The ACA Code of Ethics provides guidance for counselors regarding professional values and behaviors. The skills on this page are important, as professionalism protects clients and counselors.

Openness to Feedback

It is important to remember that no counselor is perfect and client's know themselves better than their counselors.

Check in regularly with clients to ensure that progress is being made toward goals & that counseling theories & techniques are a match for clients' culture.

It can be difficult to give authority figures feedback & clients may perceive counselors as authority figures. Because of this inherent power difference counselors are responsible for asking client's for feedback and for being open to feedback.

Seeking Supervision

Ethical & skillful counselors know when to seek supervision. Supervision can be useful when counselors feel stuck, have a values conflict with a client, feel sexually attracted to a client, or are learning a new skill. There is no shame in seeking supervision, even the most advanced counselors can benefit from good supervision. As a side note, supervising counselors is not the same as giving counseling. It is important that counseling supervisors receive training and supervision of supervision.

Maintaining Professional Boundaries

Maintaining professional and ethical boundaries in counseling requires self-awareness and intentionality with regard to monitoring one's personal wellness, competency, and performance. Boundaries within the counseling relationship are essential as they provide the expectations and structure necessary for clients to feel safe vulnerably engaging in the counseling process. Setting professional boundaries involves providing clients with informed consent, clarifying the rights and responsibilities of the counselor and client, explaining to clients the nature of services provided, and informing clients of limitations to confidentiality.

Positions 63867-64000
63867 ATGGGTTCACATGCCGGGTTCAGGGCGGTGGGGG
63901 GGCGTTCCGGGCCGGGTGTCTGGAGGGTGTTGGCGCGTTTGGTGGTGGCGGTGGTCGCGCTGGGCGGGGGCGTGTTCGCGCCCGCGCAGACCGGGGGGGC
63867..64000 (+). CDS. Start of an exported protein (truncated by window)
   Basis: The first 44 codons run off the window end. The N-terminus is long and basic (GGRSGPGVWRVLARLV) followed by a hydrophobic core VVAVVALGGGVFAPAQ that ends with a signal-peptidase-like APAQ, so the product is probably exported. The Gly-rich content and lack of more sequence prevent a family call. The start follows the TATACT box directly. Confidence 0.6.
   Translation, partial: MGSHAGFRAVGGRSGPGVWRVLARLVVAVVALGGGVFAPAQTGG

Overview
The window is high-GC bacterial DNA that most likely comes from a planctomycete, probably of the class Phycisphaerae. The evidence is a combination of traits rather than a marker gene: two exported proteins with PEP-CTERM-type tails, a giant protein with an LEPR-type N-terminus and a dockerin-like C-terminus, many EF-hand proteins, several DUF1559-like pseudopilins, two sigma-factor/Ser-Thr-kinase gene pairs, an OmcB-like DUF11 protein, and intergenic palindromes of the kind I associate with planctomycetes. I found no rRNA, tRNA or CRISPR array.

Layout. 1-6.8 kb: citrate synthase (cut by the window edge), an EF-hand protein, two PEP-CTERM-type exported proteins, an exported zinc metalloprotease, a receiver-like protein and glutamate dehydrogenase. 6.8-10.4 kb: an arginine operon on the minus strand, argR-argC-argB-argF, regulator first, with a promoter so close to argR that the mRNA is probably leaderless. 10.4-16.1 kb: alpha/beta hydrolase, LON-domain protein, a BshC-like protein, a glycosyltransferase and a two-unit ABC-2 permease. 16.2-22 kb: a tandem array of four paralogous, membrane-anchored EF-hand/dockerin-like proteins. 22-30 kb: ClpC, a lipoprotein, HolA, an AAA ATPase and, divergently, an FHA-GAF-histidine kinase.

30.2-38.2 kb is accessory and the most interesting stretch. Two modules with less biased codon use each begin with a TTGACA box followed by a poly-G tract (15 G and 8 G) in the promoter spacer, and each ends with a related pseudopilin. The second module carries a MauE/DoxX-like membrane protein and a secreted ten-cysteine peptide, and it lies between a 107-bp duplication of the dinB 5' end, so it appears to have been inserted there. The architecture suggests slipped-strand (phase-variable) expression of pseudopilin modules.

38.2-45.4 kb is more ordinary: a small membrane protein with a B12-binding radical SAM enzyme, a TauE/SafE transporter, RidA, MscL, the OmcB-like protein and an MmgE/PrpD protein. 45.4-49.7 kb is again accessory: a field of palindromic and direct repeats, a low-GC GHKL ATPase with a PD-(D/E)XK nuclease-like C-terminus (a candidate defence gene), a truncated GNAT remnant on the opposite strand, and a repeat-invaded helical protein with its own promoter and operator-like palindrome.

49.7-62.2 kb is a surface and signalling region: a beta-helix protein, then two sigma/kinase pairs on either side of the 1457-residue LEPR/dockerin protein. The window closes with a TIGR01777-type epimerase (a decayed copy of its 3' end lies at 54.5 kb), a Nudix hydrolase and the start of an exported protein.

During counseling sessions, counselors can maintain boundaries through monitoring their personal reactions, avoiding imposing their values onto clients, making careful decisions about the use of self-disclosure, and thoughtfulness in relation to timing, pacing, and how directive they should be at any given point in the session. Boundaries outside of the counseling relationship include maintaining client confidentiality, being respectful of clients during supervision and staffing's, responding to client's questions or concerns within a timely manner, and engaging in necessary self-care to avoid burn out. Appropriate boundaries enhance counselor empathy for clients, which strengthens the counseling relationship. When working with clients, Brené Brown asks herself "what boundaries need to be in place for me to stay in my integrity and make the most generous assumptions possible about you?"

Examples of egregious boundary violations in counseling can include having sexual or romantic relationships with current or former clients, attempting to provide counseling services to friends, family members, or past romantic partners, and inappropriate extensions of boundaries such as agreeing to go out for drinks with clients or friending or following clients on social media.

Adhering to Legal & Ethical Codes

Professional counselors follow legal and ethical codes, with the understanding that law takes precedent over ethical codes.

Some of the common ethical codes for professional counselors are: